Oh, there he goes off to his room to write that hit song "Alone in my principles."
Question #89813 posted on 06/02/2017 11:38 a.m.
Q:

Dear 100 Hour Board,

My roommate said that he has calf muscles of a stallion, but I didn't think that horses had calf muscles. When I tried to research it, I got very confused at the not only whether horses have muscles between their "knee joint" and their hoof, but also what is defined as a "calf muscle" (and then I wondered if "calf muscle" has any reference to baby cows). Please help!

-Anatomically Addled

A:

Dear person,

The skeletal and muscular systems of horses are pretty different from us, although they are analogues. They have (pretty much) all the same bones, but they are shaped differently. 

The lower leg of humans are made from the tibia and fibula, and the calf muscles are gastrocnemius, soleus, and plantaris. 

Here is what the back leg off a horse looks like (these bones are pictured as if the horse is facing to the left):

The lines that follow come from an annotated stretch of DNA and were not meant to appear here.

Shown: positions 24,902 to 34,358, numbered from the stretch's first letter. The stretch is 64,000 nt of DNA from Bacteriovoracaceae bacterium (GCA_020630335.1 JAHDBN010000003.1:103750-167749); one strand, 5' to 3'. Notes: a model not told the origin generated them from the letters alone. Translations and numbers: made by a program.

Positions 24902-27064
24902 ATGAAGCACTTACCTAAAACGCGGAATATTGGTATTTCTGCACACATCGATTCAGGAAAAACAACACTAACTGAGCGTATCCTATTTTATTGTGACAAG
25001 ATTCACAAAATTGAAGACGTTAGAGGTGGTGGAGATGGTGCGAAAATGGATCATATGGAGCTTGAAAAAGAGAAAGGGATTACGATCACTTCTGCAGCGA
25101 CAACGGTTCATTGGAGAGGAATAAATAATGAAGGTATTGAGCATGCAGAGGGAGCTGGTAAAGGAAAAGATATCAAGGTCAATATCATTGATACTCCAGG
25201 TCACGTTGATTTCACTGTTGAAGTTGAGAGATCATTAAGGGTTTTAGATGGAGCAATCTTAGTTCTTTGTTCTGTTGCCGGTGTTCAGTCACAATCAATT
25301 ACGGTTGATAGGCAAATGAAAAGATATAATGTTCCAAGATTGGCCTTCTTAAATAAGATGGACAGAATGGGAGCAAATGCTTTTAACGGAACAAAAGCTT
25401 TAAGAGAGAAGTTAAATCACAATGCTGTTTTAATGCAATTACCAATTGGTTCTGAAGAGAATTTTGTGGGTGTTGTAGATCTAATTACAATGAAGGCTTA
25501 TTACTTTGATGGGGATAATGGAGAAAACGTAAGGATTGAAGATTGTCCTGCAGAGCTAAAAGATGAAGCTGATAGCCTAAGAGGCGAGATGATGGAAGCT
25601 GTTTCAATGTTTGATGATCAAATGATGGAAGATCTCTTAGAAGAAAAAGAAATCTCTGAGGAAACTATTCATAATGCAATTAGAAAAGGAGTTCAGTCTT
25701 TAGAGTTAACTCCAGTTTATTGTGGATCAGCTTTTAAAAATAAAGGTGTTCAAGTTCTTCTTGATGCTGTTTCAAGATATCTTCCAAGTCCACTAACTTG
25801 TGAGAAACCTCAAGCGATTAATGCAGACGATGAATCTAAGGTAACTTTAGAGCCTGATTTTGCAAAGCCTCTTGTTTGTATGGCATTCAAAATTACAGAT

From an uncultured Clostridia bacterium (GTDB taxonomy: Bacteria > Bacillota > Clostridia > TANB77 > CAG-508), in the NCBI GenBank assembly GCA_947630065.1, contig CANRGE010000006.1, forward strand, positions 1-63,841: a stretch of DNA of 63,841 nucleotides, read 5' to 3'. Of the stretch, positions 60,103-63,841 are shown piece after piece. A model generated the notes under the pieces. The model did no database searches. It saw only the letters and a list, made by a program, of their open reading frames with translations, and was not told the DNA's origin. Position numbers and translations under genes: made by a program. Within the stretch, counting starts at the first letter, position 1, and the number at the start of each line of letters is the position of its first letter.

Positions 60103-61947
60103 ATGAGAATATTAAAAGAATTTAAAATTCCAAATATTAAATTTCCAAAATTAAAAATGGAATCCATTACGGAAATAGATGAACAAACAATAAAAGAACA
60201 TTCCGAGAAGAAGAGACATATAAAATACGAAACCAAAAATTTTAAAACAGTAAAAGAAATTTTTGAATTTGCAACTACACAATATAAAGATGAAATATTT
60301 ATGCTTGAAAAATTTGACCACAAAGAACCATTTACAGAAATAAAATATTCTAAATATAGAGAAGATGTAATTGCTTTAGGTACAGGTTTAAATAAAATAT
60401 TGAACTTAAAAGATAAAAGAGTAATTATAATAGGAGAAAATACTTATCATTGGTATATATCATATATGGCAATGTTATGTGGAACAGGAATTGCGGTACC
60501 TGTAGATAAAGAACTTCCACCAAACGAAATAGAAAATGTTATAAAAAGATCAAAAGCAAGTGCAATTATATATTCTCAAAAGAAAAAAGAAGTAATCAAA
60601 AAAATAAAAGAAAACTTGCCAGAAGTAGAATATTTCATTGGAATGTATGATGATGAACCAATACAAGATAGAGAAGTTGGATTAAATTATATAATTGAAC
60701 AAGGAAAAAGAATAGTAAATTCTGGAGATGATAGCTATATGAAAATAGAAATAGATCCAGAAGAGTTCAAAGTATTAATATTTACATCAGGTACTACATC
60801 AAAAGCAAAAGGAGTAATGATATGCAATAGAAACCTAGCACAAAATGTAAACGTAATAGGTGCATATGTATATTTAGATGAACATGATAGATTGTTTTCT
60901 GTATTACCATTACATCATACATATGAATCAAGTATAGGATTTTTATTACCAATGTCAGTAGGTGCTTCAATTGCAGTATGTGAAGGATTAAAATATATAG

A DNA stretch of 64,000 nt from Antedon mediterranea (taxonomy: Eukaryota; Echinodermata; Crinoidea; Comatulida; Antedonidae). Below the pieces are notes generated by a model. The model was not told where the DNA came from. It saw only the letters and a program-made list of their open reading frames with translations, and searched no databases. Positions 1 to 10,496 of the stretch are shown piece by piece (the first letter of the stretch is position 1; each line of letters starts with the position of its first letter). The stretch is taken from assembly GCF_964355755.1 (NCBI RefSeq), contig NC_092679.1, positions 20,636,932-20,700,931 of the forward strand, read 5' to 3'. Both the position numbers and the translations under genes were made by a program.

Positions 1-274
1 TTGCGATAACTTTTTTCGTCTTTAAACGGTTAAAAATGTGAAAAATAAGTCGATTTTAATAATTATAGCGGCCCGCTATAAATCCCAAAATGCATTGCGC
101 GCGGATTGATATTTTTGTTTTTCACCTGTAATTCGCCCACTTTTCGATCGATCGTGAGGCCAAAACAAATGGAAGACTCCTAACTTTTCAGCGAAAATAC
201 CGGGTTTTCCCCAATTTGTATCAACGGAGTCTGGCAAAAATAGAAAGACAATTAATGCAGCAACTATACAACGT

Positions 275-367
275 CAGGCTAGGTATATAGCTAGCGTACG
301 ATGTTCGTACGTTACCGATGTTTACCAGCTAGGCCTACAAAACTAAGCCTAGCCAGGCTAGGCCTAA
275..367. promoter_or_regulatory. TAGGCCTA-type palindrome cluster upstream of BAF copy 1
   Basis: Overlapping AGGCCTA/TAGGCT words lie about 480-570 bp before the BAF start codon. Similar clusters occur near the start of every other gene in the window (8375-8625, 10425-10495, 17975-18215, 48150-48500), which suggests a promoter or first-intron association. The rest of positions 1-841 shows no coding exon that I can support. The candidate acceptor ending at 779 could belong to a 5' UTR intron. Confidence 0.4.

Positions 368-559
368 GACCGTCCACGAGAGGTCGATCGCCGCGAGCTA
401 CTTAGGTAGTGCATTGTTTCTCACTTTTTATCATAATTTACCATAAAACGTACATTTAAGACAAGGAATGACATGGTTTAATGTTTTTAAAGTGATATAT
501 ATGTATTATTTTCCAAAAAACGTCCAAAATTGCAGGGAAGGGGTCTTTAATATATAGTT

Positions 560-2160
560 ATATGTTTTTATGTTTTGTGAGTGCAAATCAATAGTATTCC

hindleg of horse with box.JPG

The box surrounds the horse's "gaskin", which is analogous to the human calf (both are formed by the tibia and fibula). The teeny tiny bones below that are the tarsals, which is analogous to the human ankle (the "knee joint" you are probably thinking about, which is called the "hock"). Below that are the metatarsals, which are analogous to the human foot bones. Below that are the phalanges, which are analogous to human toes. 

From what I can tell from this handy dandy Wikipedia article and from puttering around the internet, there are no muscles below the tarsals - only tendons. It seems that the muscle bodies are in the gaskin and the tendons extend below and attach to the bones, which is how horses can move their lower legs - all of the force is coming from above the hock.

-Sheebs